Adolescent Mental Health and New Ways for Life Skills @2023 Bill Eddy, LCSW, Esq and Susie Rayner, GradDip FDRP Approximately 25% of adolescents today would meet the criteria for at least one mental illness diagnosis, with anxiety, depression, post-traumatic stress disorder (PTSD), and attention deficit with hyperactivity disorder (ADHD) being among the most prevalent. For many adults, mental illness begins in adolescence: “More than one-third of all mental disorders begin before the age of 14 years, and nearly one-half by age 18.” Since 2007, “child and adolescent mental health have become prominent as a worldwide public health problem.” (Ribeiro et al, 2022, 2) Stress on Parents All adolescents face numerous difficulties navigating the years from 12 to 17. Parents are often at a loss as to how they can be most helpful through this period of significant ups and downs. They don’t know what is normal and what a parent is supposed to do. These challenges for parents include addressing the following teen problems: mental health issues (diagnosed or undiagnosed) mood swings (unpredictability with emotions and behaviors) physical and hormonal changes gender identity issues teen peer pressure – exploration with illicit drugs and alcohol, sexual relationships and risk taking a generation of just plain lazy technology and setting limits on screens online trolls and predators luring teenagers into dangerous and sometimes fatal situations online scams and fake news entitlement / selfishness social media addiction and access to inappropriate content teenage academic pressure and burnout Limited Services Yet only a small percentage of adolescents with mental health problems get the help they need, and parents of adolescents are particularly concerned about how they can help their teens. Since COVID began, waiting lists for therapists are long and when therapists are available their cost is beyond the reach of many (most?) families. But there may be another way of helping adolescents between the choices of therapy or nothing. A recent major study looked at child and adolescent services in low-and-middle-income countries, where 90% of the world’s children live but also where most mental health services are unavailable or unaffordable. “Our main results show that several interventions have been shown to be effective in treating youth mental health problems in LMICs [low and middle income countries], particularly psychoeducation and psychotherapy, with 54.5% and 48.9% of studies finding positive results respectively,…” (Ribeiro et al, 2022, 9) In other words, psychoeducational approaches may be just as helpful as psychotherapy, especially when psychotherapy is not available. In addition, this research found that “non-specialists” can be helpful in educating others about positive self-help skills. New Ways for Life With High Conflict Institute, we have developed four different methods of teaching skills that can be useful in high conflict situations—or any situations. We call them the 4 Big Skills for Life: Flexible Thinking Managed Emotions Moderate Behaviors Checking Yourself We teach and apply these skills in detail in four settings: New Ways for Families®: For separating and divorcing parents New Ways for Mediation℠: Mediation skills for all mediators New Ways for Work®: Coaching method for anyone in the workplace New Ways for Life™: For teenagers 12-17 (approximately) In the New Ways for Life method, we apply these 4 Big Skills specifically by teaching teens: How to write emails, texts, DMs and social media posts that are BIFF (Brief, Informative, Friendly, and Firm) This can be so helpful because of all the stressful communications they get from their peers. (Moderate behaviors) How to calm themselves with Encouraging Statements, even when no one else is around who feels encouraging. (Managed emotions) How to use our Making Proposals process, to help them learn to make decisions with their friends and family members in a productive way. (Flexible thinking) Taking responsibility and not just blaming others. (Checking themselves) When we developed New Ways for Life, we wanted it to be simple and immediate in its applicability for teenagers. So, there is a Youth Journal that guides them through the skills, explaining each of them and encouraging them to write in the Journal about their perspective on each skill and how they might apply them. We explain the value of each skill and that they take practice. This includes some commentary on the brain and how we can learn to tame our brain when it makes us terribly upset. There is also an Instructor’s Guide giving you a step by step guide into teaching these skills in your choice of a group environment or in a 1:1 setting. Coaching Adolescents with New Ways for Life This method is designed for many kinds of professionals who can be the coaches: youth leaders/groups school counselors youth counselors or therapists youth mentors or coaches youth community support centers youth justice /prevention support workers sports coaches parents school teachers any parent or professional that is involved with or works with young people ranging from 12 – 17 years old. For example, you might be a sports coach and want your team to play the game cohesively and work together to be the best they can be as a team. We know that the top athletes spend money on mind-set coaches, so that their minds are positive and in alignment with their athletic ability. It’s not all about their sporting ability, it’s also about how they act, how they think and how they interact with their team-mates. As professionals we are rearing the next generation of politicians, doctors, teachers, builders, computer IT experts and so on. These skills are a gift. They are simple, fundamental skills, helping them so that they can be their best in difficult and stressful situations in their future lives. As parents, we all know that parenting doesn’t come with a handbook, however, you can help by teaching these skills to your adolescent. You will be giving them life skills that they can use as they venture out into the big wide world and in their home environment, and who knows, they may even teach their parents a thing or two about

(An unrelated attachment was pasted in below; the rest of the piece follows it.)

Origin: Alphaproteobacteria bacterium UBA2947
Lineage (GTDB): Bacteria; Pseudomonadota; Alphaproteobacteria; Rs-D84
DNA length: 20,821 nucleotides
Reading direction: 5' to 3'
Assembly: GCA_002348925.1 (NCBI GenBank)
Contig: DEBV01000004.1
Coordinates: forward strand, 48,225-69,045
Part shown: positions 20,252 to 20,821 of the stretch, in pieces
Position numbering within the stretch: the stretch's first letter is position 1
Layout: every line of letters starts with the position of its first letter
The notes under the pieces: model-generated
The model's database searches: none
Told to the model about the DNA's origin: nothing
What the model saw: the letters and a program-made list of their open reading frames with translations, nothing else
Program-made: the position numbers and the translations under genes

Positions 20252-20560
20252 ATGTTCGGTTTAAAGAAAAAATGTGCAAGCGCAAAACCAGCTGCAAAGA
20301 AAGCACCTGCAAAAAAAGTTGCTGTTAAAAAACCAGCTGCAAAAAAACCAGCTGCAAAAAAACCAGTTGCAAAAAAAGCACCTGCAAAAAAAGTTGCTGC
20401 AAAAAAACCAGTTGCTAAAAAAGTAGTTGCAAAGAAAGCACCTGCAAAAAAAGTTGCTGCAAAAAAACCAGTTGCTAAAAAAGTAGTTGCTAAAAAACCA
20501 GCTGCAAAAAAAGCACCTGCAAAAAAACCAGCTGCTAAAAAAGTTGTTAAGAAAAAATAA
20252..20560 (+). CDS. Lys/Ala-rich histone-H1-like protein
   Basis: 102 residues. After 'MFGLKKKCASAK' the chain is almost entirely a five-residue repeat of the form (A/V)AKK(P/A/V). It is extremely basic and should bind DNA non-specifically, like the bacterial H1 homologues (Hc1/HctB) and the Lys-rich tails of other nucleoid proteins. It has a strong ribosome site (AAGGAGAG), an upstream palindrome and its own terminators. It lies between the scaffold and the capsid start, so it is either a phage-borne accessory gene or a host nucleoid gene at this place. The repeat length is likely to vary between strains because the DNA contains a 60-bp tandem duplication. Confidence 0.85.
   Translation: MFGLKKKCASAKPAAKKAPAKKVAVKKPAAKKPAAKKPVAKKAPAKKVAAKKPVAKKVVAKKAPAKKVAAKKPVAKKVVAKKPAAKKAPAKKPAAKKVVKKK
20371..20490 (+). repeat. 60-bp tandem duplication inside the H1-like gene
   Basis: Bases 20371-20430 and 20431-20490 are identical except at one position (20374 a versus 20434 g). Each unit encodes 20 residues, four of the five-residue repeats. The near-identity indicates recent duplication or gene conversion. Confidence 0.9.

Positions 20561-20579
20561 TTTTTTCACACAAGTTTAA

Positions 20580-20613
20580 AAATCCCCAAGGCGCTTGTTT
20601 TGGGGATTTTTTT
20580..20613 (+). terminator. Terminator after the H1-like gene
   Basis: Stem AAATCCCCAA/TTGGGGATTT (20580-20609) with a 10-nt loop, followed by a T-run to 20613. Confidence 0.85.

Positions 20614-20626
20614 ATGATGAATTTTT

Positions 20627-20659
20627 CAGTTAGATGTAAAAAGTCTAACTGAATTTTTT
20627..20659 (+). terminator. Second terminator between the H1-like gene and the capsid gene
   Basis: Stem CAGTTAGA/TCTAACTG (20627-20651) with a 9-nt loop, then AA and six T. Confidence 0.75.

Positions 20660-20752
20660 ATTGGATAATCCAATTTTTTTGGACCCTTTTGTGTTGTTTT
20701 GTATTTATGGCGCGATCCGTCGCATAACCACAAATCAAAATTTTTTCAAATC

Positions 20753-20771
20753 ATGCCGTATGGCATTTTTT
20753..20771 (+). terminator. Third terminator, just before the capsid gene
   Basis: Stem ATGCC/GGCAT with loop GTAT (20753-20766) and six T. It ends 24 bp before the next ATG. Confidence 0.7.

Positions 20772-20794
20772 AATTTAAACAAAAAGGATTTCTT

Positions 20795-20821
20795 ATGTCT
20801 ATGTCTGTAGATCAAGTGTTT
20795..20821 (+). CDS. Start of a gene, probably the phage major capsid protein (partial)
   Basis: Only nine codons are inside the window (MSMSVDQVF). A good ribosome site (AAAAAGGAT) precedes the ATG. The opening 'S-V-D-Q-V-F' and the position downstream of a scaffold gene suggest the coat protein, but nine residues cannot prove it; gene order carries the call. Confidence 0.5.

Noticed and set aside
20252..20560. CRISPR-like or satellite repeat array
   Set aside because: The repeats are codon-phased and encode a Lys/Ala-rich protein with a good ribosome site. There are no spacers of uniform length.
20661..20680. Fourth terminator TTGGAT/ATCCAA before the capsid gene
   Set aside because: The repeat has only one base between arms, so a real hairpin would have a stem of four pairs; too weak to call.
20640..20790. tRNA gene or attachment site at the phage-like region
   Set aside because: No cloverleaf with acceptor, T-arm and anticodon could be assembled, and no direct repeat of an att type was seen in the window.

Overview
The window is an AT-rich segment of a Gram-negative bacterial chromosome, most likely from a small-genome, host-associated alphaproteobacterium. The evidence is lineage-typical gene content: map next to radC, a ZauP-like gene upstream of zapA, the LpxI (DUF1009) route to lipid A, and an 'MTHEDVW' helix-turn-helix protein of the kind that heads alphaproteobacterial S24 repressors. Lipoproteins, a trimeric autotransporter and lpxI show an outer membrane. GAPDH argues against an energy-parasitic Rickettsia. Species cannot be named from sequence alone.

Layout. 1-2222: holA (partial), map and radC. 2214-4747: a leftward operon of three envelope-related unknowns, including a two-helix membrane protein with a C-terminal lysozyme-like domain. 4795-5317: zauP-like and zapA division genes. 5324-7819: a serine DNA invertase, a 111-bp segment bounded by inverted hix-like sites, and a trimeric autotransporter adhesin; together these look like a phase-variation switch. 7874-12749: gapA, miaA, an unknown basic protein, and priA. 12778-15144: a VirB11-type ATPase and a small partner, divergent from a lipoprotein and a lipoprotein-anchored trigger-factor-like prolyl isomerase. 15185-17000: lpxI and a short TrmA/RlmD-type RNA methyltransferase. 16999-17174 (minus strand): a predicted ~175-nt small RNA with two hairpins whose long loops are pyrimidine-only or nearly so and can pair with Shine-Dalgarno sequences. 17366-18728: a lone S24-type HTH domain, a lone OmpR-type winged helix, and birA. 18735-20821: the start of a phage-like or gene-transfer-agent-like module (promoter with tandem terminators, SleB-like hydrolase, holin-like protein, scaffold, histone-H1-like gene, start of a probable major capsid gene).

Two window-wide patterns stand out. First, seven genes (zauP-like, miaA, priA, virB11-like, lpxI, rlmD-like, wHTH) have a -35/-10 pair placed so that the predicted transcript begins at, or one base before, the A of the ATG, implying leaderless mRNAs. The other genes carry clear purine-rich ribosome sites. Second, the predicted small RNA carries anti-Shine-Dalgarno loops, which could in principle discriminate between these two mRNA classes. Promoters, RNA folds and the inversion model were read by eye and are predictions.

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High Conflict in the Schools: Tips for Teachers and Parents

  High Conflict in the Schools: Tips for Teachers and Parents ©2022 Bill Eddy, LCSW, Esq. In the world of high conflict there’s always something new—almost! Now teachers have become the new targets of blame for everything from which books teachers are using to when teachers take their breaks. With the school year about to begin anew, we would like to extend a lot of empathy and respect for the hard work that teachers do and suggest a few tips for teachers and parents. (I might add that my own teaching experience was as a Kindergarten teacher for four years, where I first learned about high conflict behavior in the 1970’s, and continues now as a law school adjunct professor, where I teach how to deal with high conflict behavior in legal disputes.) Jackhammer Parents A recent article in the Washington Post described “jackhammer parents” as a successor to “helicopter parents” and “lawnmower parents” who hover over their children and mow down any difficulty that may face them. (Rise of the Jackhammer Parent) The article was written by a teacher who was on the receiving end of endless emails and complaints about how she was teaching, taking breaks, and that her curriculum was too hard one day in one parent’s opinion and too easy in another’s—about the same day! The author made up the term “jackhammer parent” because they were unlike worried parents in the past in that they were relentless, loud, destructive, and powered by fear. Fortunately, most parents are not like this. This teacher had to come in two hours early before class each day just to deal with their angry emails. While in the past this teacher had always been able to forge a positive working relationship with upset parents, there was no calming down for these jackhammer parents. This may be one of the reasons that there are reports that half a million teachers have left the profession nationwide since 2020, partly due to the pandemic but partly due to anti-school rhetoric that has arisen during this period. (Why Thousands of Teachers are Leaving the Classroom) Many teachers feel that they are now being treated as the enemy. A Case of Blamespeak? In my book, BIFF: Quick Responses to High-Conflict People, Their Personal Attacks, Hostile Email and Social Media Meltdowns, I use the first chapter to describe Blamespeak: a term I use to describe the world’s increasingly negative and adversarial language, especially as it appears in emails, texts, and social media posts. It seems to have seven key characteristics: it is emotionally intense, very personal (your intelligence, sanity, morals), all your fault, out of context (ignores all the good you’ve done), often shared with others, causes intensely negative gut feelings in the recipient, and it often triggers more Blamespeak in response by the recipient (resisting this urge is where BIFF comes in). This appears to be what today’s teachers are dealing with on an ever-larger scale. I also explained that the people who primarily use Blamespeak may have high conflict personalities (estimated to be 5-10% of adults), which means that they are preoccupied with blaming others, all-or-nothing thinking, unmanaged emotions, and extreme behavior. What we have learned about high conflict people (HCPs) is that they see all relationships as adversarial, lack self-awareness, rarely change, and have been increasing in society over the past twenty to thirty years. This means that the goal in dealing with them needs to shift from getting emotional, trying to give them insight into themselves, and trying to resolve the past (forget about it), and instead focusing on calming language, the choices they have for the present and, when necessary, setting limits on future behavior. BIFF Communications These realizations led to the development of the BIFF communication method. While originally developed as the BIFF Response®, this can be used in initiating a correspondence as well. This can be used by teachers, parents, and anyone in a conflict, especially in writing such as emails, texts, and social media posts. BIFF stands for: Brief: usually a paragraph is sufficient, even in response to a much longer email or letter. Informative: just straight information on the topic, without arguments, opinions, defenses (because its not really about you), emotions, or judgments. Friendly: a friendly greeting (“thanks for letting me know your concerns,” “thanks for responding”) or closing (“have a good weekend”), or brief comment showing empathy or respect (“I hear your frustration and am looking into it”). Firm: this doesn’t mean harsh, just avoid or end a hostile conversation so there are no hooks to keep it going (don’t end with “What do you think of that, buddy!”). For example: A parent writes a teacher: “You had your baby in June. If you’d started maternity leave right after your baby was born, you could have been back in September instead of October. I want to know how you’re planning to address the gaps in learning you created.” A BIFF response might be: “Thank you for letting me know your concerns. I planned to stay home three months and my daughter was born on June 25th, which means I return in October. Since the teacher in September is covering my curriculum, I don’t anticipate any gaps. If you find a learning gap or have any other concerns, let’s set up a meeting to discuss. I look forward to meeting you and your son. Best wishes.” This response was Brief (one paragraph), Informative (simply explaining her schedule), Friendly (Thank you; I look forward to meeting you), Firm (it ended the hostile conversation with an open-ended invitation to meet sometime). By keeping it simple and brief, the teacher did not have to spend much time on this email and could get through several fairly quickly. Suppose this parent had used the BIFF method to start the conversation instead. It might have gone like this:  “I appreciate your teaching experience and look forward to meeting you. I have a concern that there may be gaps in what my son